Amazon has had some pretty great deals as part of its Free App of the Day, but apparently that's over now. The prolific retailer is replacing it with Amazon Underground, which includes "over $10,000 of apps and games that are actually free." Specifically, Amazon is giving away paid apps and in-app purchases with an agreement that reimburses app developers based on the amount of time the apps are actually used. It's very much like Amazon Kindle Unlimited, without the extra charge.

The promotion comes in the form of a brand new Amazon Underground app. This app replaces all the functionality of the standard Amazon Shopping app, with the Underground partner apps thrown in as well. And surprisingly, this isn't just a bunch of junk from developers who are desperate for a little exposure - these are premium games, well-known apps and tools, and in-app purchases that would cost considerable amounts of money on the Play Store, all available completely free to end users. Games from Rovio, Glu, Gameloft, and more are included. Not all of the in-app purchases are set to free - you can't just download an infinite amount of gems - but at least some will come at no charge. Update: see below.

To get Amazon Underground, just open Amazon Shopping or the Amazon Appstore on your phone - it should appear as a banner right at the top of either of them, prompting you for a sideload installation just like a normal Amazon Appstore app. (You can also download it directly at The Shopping app will be replaced with Underground, and the Amazon Appstore app (where paid and free apps and games that aren't part of Underground are still available) will include a cross-app link.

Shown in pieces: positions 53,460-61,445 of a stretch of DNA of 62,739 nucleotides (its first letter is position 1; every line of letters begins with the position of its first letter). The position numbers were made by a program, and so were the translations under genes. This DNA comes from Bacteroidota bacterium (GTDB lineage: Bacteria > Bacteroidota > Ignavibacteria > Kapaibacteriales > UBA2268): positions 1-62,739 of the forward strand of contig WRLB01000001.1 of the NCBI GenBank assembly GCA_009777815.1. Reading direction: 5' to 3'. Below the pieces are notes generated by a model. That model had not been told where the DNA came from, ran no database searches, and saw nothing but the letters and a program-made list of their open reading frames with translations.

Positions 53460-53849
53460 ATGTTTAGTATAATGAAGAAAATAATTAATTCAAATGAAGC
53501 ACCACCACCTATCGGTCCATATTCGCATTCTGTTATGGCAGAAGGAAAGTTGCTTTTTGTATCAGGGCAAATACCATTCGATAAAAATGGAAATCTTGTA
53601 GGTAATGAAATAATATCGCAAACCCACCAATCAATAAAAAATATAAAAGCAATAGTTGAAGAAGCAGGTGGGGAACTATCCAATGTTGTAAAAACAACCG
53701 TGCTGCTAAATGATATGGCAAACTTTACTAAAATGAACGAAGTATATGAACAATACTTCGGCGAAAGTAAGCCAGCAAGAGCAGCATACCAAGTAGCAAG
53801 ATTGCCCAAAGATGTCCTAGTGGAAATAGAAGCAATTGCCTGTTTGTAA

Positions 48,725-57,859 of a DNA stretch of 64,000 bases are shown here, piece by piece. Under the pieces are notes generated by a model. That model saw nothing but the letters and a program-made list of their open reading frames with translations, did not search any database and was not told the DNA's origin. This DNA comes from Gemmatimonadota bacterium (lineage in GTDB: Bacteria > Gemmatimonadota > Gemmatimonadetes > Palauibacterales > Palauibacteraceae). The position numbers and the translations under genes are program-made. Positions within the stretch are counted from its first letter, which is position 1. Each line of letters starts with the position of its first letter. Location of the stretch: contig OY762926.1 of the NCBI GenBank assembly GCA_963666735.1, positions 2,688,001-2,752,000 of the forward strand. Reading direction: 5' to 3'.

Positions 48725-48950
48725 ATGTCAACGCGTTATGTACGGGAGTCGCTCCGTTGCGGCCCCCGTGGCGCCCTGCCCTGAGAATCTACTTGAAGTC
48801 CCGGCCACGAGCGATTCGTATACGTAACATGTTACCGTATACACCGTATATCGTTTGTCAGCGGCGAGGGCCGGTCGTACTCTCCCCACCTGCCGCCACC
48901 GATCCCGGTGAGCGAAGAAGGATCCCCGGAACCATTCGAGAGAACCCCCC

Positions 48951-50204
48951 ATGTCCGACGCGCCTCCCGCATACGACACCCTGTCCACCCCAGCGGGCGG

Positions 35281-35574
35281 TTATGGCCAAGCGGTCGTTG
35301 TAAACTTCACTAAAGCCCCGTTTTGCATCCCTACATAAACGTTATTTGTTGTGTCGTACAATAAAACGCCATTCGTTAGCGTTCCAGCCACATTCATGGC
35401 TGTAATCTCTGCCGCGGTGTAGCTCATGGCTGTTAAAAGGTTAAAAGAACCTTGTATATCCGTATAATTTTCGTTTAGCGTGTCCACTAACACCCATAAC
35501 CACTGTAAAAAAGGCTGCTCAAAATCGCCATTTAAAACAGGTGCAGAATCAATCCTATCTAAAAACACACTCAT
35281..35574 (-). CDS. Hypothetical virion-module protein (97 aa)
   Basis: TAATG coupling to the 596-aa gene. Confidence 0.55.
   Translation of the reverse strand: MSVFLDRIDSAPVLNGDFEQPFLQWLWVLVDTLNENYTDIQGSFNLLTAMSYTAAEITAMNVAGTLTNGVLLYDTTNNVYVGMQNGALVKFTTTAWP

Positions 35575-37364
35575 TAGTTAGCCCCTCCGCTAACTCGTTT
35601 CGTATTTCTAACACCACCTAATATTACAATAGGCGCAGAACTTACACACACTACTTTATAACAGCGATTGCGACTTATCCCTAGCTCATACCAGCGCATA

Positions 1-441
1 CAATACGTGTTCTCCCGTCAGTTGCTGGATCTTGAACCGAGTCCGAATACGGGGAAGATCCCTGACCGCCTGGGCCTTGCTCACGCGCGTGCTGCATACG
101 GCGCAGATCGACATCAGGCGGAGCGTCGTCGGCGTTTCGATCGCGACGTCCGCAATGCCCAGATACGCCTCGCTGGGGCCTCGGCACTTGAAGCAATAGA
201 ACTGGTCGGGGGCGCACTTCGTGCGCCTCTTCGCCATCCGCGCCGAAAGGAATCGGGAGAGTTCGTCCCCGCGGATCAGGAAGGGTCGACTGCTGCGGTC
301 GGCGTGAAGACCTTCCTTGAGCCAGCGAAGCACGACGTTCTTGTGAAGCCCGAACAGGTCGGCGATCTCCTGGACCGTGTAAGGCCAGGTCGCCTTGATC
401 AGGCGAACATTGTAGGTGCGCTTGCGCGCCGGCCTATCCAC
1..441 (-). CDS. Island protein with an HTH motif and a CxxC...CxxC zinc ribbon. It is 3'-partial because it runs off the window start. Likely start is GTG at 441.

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Check it out, there's a surprisingly great selection already. If Amazon is hoping to get people excited about its Appstore as an alternative to Google Play, they're off to a good start. Developers can learn more at

We were told by an Amazon representative that, in fact, all apps under the Underground label that are marked "actually free" have zero in-app purchases. Other apps without the "actually free" label may still offer standard IAP, and those apps that take advantage of the Underground program may or may not be modified by the developer to better balance the game without the assumption of purchases built into the game's economic model. In the game that I tested, Jetpack Joyride, the IAP items I was used to seeing had all their prices marked as zero, and processing them through Amazon resulted in a "$0.00" charge to my account. Neat.

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